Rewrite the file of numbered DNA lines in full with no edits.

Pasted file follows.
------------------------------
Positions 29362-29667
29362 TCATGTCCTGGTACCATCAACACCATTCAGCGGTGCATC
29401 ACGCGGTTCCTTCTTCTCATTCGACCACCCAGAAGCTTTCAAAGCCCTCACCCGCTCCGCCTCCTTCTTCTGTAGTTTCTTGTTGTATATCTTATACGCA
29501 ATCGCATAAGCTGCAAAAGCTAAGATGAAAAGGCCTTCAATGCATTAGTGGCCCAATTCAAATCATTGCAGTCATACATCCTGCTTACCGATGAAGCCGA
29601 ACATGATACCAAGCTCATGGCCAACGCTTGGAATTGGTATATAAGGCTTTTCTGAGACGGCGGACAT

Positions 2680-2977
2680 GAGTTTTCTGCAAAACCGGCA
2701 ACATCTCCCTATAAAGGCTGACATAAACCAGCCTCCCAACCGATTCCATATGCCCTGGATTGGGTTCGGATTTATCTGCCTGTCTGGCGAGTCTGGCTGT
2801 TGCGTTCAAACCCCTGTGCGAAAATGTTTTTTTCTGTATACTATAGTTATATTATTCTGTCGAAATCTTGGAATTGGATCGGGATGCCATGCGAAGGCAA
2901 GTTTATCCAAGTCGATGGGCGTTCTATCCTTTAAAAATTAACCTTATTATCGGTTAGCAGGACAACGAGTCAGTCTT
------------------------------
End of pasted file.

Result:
Positions 29362-29667
29362 TCATGTCCTGGTACCATCAACACCATTCAGCGGTGCATC
29401 ACGCGGTTCCTTCTTCTCATTCGACCACCCAGAAGCTTTCAAAGCCCTCACCCGCTCCGCCTCCTTCTTCTGTAGTTTCTTGTTGTATATCTTATACGCA
29501 ATCGCATAAGCTGCAAAAGCTAAGATGAAAAGGCCTTCAATGCATTAGTGGCCCAATTCAAATCATTGCAGTCATACATCCTGCTTACCGATGAAGCCGA
29601 ACATGATACCAAGCTCATGGCCAACGCTTGGAATTGGTATATAAGGCTTTTCTGAGACGGCGGACAT

Positions 2680-2977
2680 GAGTTTTCTGCAAAACCGGCA
2701 ACATCTCCCTATAAAGGCTGACATAAACCAGCCTCCCAACCGATTCCATATGCCCTGGATTGGGTTCGGATTTATCTGCCTGTCTGGCGAGTCTGGCTGT
2801 TGCGTTCAAACCCCTGTGCGAAAATGTTTTTTTCTGTATACTATAGTTATATTATTCTGTCGAAATCTTGGAATTGGATCGGGATGCCATGCGAAGGCAA
2901 GTTTATCCAAGTCGATGGGCGTTCTATCCTTTAAAAATTAACCTTATTATCGGTTAGCAGGACAACGAGTCAGTCTT